Wadi Darbat, Wadi Al-Hoqain , Wadi Bani Auf, Wadi Fida, Wadi Dhiqah, Wadi Tiwi, Wadi Shab, Wadi Bani Khalid


Teiq Cave, Al-Merneif Cave, Razzat Cave, Ettein Cave, Al-Hoota Cave, Majlis Al-Jin Cave


  • Khawr Ouqad
  • Khawr Al Baleed
  • Khour Al Dahareez
  • Khour Al Maghseel
  • Khour AlQurum AlSagheer and AlKabeer
  • Khour Roori
  • Khour Souli
  • Khour Taqah
  • Khour AlRisagh
  • Khour AlBateh
  • Khour Grama
  • Khour AlHajar
  • Khour Khuwair
  • Khour Qurayat
  • Bandar AlKhairan
  • Al-Ansab Lagoons

The biggest event in Muscat (if not Oman) is the annual Muscat Festival, held for a month from early January in several outdoor venues around the city. The festival showcases Omani and neighboring Arabic culture with poetry recitals, traditional dancing and craft displays. The event also attracts dance and acrobatic acts from other countries and includes fireworks and shopping stalls, mainly from the subcontinent and Far East. Since its inception in February 1998, the Muscat Festival has attracted visitors from around the world and captured their imagination through eye-catching events and activities that have successfully showcased the true essence of Oman.. The festival period is ablaze with action and intrigue for all.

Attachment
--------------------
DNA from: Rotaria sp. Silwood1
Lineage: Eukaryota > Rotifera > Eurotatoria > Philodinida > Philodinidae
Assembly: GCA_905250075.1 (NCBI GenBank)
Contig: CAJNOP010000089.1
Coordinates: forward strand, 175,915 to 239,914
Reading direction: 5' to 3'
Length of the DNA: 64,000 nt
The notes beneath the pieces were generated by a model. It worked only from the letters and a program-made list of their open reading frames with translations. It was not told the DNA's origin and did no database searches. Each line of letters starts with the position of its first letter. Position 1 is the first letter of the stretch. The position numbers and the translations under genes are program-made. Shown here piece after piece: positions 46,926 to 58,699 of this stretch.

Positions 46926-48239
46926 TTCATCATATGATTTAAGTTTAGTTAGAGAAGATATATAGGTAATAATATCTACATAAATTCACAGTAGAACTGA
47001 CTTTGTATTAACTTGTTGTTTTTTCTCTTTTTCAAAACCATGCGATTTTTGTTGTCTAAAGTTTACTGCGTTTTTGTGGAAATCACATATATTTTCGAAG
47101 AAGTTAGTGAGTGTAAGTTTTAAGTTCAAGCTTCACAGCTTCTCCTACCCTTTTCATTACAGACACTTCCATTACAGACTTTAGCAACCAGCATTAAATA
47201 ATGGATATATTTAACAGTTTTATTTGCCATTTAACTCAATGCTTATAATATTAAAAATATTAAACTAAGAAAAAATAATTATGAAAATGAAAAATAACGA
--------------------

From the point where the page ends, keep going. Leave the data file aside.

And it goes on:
Each year the natural phenomena of the monsoon season in Salalah casts a magical spell on visitors from far and near. Although the Salalah Tourism Festival (formerly known as the Khareef festival), along with others were introduced as part of the monsoon specialties in the previous years, the authorities thought it fit to launch a carnival and shopping festival this year to further enhance the khareef attraction. Towards the end of June right away through to the end of September, the Khareef (monsoon) season sweeps over the Southern part of the Sultanate dropping temperature to and below 23°C. As the monsoon rains nourish the region of Dhofar and the mystical fog hangs ominously over the land, resulting in some of the world’s most stunning natural scenery. Upon the arrival of the month of July, Salalah Tourism Festival Rolls into town to delight the city with oodles of family fun in the form of cultural, traditional and modern artistic shows, all encased in an ambiance of cordiality and hospitality.